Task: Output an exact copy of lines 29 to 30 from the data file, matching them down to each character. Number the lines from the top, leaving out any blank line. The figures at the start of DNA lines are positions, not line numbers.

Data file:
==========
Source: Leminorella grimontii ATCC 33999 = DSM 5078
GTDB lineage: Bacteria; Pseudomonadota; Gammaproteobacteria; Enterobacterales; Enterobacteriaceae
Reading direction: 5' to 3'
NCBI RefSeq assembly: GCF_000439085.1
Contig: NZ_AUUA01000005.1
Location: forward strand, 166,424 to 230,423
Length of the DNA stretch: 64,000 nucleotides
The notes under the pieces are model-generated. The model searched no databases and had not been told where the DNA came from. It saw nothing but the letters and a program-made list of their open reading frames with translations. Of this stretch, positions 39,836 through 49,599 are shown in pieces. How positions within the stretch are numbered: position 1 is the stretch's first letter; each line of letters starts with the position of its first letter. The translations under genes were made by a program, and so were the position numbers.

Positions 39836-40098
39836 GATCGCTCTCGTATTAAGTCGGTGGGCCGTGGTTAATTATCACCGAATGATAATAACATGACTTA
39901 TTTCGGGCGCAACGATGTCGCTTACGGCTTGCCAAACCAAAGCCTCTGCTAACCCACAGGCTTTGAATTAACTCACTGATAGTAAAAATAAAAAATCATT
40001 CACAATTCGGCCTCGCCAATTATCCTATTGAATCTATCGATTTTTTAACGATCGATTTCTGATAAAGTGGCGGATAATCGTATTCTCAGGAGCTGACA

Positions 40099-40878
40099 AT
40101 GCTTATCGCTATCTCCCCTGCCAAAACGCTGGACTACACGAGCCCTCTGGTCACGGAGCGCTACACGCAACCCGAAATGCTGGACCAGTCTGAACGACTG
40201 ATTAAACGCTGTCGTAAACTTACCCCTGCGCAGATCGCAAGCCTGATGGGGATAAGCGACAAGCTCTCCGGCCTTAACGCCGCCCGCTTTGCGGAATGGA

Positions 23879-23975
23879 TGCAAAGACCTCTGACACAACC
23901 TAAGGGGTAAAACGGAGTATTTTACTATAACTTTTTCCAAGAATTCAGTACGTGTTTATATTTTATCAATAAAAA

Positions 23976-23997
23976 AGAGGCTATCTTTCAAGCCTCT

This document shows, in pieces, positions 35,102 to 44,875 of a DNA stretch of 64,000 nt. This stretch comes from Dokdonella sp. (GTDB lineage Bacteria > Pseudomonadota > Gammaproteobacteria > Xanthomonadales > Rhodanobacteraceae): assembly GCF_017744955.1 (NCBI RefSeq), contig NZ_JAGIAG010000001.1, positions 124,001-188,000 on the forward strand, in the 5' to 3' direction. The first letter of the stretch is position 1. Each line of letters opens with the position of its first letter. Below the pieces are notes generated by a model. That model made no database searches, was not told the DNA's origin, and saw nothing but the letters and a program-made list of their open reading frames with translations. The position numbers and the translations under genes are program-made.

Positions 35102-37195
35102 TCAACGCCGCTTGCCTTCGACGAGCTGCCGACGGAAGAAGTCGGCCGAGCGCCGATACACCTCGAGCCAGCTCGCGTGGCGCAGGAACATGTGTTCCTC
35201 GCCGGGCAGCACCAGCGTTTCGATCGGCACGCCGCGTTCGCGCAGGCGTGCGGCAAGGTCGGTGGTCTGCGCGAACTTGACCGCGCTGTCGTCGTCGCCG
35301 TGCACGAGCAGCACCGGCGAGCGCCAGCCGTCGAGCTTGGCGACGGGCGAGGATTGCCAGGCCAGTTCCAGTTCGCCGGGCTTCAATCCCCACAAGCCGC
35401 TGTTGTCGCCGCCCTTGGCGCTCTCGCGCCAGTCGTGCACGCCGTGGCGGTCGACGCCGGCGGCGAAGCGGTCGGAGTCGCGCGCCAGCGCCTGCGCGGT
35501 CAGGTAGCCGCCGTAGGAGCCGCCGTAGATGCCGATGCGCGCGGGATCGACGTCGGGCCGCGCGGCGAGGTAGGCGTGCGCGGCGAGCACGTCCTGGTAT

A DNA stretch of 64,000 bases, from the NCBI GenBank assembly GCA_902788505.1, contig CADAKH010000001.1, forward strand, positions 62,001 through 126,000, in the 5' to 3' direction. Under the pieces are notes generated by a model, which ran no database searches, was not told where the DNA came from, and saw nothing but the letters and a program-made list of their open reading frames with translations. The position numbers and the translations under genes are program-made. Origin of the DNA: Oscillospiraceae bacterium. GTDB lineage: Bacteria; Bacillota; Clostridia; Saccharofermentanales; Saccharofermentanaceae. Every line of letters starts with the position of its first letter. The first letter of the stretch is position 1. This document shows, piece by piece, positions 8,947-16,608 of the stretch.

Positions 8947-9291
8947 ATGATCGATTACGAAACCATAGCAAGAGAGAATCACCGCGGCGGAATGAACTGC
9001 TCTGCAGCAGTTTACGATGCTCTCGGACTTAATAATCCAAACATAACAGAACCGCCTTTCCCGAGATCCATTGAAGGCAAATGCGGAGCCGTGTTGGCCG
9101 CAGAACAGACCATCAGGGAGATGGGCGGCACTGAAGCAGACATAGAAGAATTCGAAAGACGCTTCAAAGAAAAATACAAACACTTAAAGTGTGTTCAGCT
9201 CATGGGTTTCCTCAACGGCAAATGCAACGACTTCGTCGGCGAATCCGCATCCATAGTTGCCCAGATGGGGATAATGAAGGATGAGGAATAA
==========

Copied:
A DNA stretch of 64,000 bases, from the NCBI GenBank assembly GCA_902788505.1, contig CADAKH010000001.1, forward strand, positions 62,001 through 126,000, in the 5' to 3' direction. Under the pieces are notes generated by a model, which ran no database searches, was not told where the DNA came from, and saw nothing but the letters and a program-made list of their open reading frames with translations. The position numbers and the translations under genes are program-made. Origin of the DNA: Oscillospiraceae bacterium. GTDB lineage: Bacteria; Bacillota; Clostridia; Saccharofermentanales; Saccharofermentanaceae. Every line of letters starts with the position of its first letter. The first letter of the stretch is position 1. This document shows, piece by piece, positions 8,947-16,608 of the stretch.

Positions 8947-9291